One of my favorite places in Chicago is the beautiful Buckingham Fountain. It sits on a large plaza between Lake Michigan and a spectacular wall of skyscrapers. A big wedding cake of a fountain, it’s sometimes called Chicago’s front door.
I grew up not too far from the Windy City. I remember Mayor Daly greeting Queen Elizabeth at the fountain in 1957. She had come down the St. Lawrence Seaway on the royal yacht all the way to Chicago. Flags and bands and rifles and national anthems and so on, ladies curtsying. The queen and the mayor were a study in contrasts. Fifty-four years ago Elizabeth looked and spoke very much the elegant young queen that she was. Mayor Daly looked and spoke very much, well, Mayor Daly—the jowly, rotund boss of a huge political machine. You could imagine him smoking cheap cigars (of course, we’re talking about the first Mayor Daly, not the more recent one).
Well, the queen and the mayor are neither here nor there, but it was all pretty impressive to an 8 year old kid from Coal City, Illinois—even on black and white TV. So back to Buckingham Fountain.
Jets and sprays and a wedding cake of pools of water, sculptured fish spewing streams of water—allegorical figures in theatrical poses: it’s a delightful baroque style fountain. What is it about fountains that we find so exhilarating? I’m not quite sure, but it’s the image I bring to these verses from John we’ve just heard. Verses that I find delightfully refreshing, even exhilarating. Especially this one: “Out of the believer’s heart shall flow rivers of living water.”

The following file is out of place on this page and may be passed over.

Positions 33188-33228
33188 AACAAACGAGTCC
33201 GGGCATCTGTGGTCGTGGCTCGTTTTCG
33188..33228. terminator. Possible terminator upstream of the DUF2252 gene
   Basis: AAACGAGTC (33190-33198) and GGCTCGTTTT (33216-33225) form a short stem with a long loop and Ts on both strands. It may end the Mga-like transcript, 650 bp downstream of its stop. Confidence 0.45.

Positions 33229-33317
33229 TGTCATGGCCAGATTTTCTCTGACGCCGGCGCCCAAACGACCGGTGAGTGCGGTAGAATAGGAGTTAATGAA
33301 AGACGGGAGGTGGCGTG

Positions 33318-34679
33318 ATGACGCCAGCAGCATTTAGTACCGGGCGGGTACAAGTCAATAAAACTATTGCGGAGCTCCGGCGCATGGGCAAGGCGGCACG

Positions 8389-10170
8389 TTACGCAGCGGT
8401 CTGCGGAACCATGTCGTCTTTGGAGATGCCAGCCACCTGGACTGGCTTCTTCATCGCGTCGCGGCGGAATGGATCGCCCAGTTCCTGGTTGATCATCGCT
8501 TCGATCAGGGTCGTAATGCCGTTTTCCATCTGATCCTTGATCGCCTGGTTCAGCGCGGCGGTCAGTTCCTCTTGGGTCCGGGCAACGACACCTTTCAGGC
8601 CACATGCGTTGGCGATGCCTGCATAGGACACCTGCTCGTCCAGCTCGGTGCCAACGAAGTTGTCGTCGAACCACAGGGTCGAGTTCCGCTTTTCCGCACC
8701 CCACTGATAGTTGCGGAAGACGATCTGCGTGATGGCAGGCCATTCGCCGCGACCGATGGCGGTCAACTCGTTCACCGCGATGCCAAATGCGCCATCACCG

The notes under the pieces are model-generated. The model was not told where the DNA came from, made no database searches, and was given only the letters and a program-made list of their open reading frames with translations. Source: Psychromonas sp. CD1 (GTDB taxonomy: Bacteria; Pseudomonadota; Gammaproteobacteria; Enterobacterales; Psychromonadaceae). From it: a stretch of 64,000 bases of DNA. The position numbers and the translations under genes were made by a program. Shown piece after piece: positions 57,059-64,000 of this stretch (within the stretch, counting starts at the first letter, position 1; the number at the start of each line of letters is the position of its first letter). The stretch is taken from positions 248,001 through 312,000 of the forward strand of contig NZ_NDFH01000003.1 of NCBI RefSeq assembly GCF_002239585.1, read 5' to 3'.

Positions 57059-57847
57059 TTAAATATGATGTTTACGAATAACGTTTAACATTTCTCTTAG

On the first Pentecost, the Holy Spirit came down in tongues of fire. Today Jesus offers us another image: the Holy Spirit, the Living Water, emerging from within us. We are conduits of the Living Water. It’s as if when we are baptized, we are incorporated into a great fountain.
Paul calls us the temple of the Holy Spirit. Jesus calls us a fountain of the Holy Spirit, because the Living Water flows out from our hearts. The invitation to us is to open ourselves more fully to the Living Water of light and love that desires to emerge from deep within us, from some mysterious well—and then to flow out from us again. “I saw water flowing from the right side of the temple…,” we sing in the Vidi aquam, a vision from Ezekiel. Christ is that temple and fountain; we are that temple and fountain.
How do we know when rivers of Living Water are flowing out from our hearts? How do we know if the Holy Spirit is bubbling up from the depths within us and proceeding forth from us? Paul gives us the signs. “…the fruit of the Spirit is love, joy, peace, patience, kindness, generosity, faith, humility, self-control.” [Gal. 5:22-23] These things are goodness and love expressed in word and deed, the living water of the Spirit of Love active within us, flowing forth from us.
Now if the Living Water flows like a river from our hearts, what is the cholesterol of the soul? What is the artery-blocking cholesterol of the soul? I’ll talk about two kinds. One is fear. Fear of failure. Fear of not being loved. Fear of want. Fear of loss of dignity or status. Fear of loss of control or power. Fear of death. Fear can clog the arteries of our souls. The more we fear, the less we love.